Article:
Police ducked for cover over Israeli

By David Eames

Police all but ignored a warrant to arrest a visiting former Israeli general a judge had ruled could be charged with war crimes, court papers show.

Instead, officers waited for their own legal advice, which saw the orders cancelled.

District court judge Avinash Deobhakta on Monday issued two arrest warrants for former Israeli Defence Force chief of staff Moshe Ya'alon after deciding the 55-year-old had a prima facie case to answer, under the Geneva Convention, for his part in the assassination of Hamas leader Salah Shehadeb in Gaza in 2002. A one-tonne bomb was dropped on Shehadeb's house, killing 22 others.

The court papers said General Ya'alon later admitted his part in planning the assassination and was, therefore, a party to the bombing.

Electronic copies of the warrants were forwarded by lawyer Davey Salmon to Detective Inspector Bruce Good, in Auckland, at 1.07pm that day.

But the court papers show that almost 24 hours after the warrant was issued, nothing had happened, although police knew exactly where the general was and were possibly even keeping him under surveillance.

The court papers show Mr Good at one stage told Mr Salmon police needed hard copies of the warrants before executing them, but then refused an offer to have the papers delivered to him, saying he would prefer to pick them up at an "appropriate stage".

Mr Salmon later received a call from Assistant Commissioner Peter Marshall, who said police would not be executing the warrants until told to by the Solicitor-General.

Mr Marshall's call came about two hours before Attorney-General Michael Cullen's office had even seen evidence in support of the warrants, and six hours before Dr Cullen officially quashed them.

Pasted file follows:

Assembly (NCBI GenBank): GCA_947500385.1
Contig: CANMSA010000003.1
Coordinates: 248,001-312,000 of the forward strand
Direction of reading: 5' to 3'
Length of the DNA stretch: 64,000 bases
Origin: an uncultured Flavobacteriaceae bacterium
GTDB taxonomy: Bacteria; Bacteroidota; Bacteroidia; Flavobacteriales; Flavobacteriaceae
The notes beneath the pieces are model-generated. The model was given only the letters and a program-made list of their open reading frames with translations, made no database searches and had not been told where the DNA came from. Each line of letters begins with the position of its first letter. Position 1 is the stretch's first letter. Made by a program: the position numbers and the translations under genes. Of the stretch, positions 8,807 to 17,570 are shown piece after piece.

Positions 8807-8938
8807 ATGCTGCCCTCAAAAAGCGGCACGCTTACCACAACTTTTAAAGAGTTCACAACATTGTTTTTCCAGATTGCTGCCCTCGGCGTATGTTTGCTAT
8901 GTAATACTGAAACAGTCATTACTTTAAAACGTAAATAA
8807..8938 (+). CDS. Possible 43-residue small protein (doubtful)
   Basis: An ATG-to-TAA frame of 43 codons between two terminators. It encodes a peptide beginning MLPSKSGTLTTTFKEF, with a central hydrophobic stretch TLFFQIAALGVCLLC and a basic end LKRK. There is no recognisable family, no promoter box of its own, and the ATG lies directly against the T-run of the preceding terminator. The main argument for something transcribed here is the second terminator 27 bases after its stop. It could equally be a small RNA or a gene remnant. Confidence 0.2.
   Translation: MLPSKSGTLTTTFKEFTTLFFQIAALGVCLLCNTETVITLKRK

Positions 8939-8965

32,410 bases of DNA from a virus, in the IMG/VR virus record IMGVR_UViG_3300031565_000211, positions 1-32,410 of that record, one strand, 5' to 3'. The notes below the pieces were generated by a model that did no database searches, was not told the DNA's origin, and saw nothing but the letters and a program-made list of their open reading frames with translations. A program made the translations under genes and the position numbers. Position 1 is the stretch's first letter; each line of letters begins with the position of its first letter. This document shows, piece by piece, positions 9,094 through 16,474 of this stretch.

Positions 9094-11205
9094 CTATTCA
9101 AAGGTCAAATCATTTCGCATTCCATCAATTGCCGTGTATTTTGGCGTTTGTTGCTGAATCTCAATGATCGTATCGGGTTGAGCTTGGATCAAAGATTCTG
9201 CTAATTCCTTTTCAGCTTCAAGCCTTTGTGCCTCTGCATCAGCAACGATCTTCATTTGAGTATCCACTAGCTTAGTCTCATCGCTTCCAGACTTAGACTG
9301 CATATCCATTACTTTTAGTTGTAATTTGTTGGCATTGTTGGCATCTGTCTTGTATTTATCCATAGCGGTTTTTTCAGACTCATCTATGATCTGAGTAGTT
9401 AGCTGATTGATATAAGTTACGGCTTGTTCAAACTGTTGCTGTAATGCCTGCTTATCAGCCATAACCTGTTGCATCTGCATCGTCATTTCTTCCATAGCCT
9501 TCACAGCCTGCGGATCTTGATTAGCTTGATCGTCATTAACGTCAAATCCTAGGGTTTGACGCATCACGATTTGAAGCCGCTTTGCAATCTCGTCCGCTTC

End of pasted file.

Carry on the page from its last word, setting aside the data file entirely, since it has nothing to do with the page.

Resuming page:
Mr Good yesterday confirmed to the Weekend Herald he had sought legal advice on whether the warrants could legally be enforced. The unusual nature of the warrants meant the matter was passed to Crown Law and then the Attorney-General's office.

Agents for the Attorney-General asked to see the evidence against General Ya'alon. It was flown to Wellington and hand-delivered at 1.10pm on Tuesday.

At 3pm, counsel for the Attorney-General indicated a stay of prosecution was imminent, despite assurances by Mr Salmon's clients that further supporting evidence was being assembled.

The warrants were officially quashed about 5pm. Had they still been active two hours later, when General Ya'alon spoke at a meeting at Kadimah College in central Auckland, he could have ended up in handcuffs. He has since left New Zealand.

A statement from Dr Cullen's office yesterday said Judge Deobhakta was "unwittingly acting without jurisdiction".

Dr Cullen later told the Weekend Herald the original arrest warrant ruling was wrong as the process followed by those bringing the charges was "invalid".

Mr Salmon said his client was "considering further avenues".

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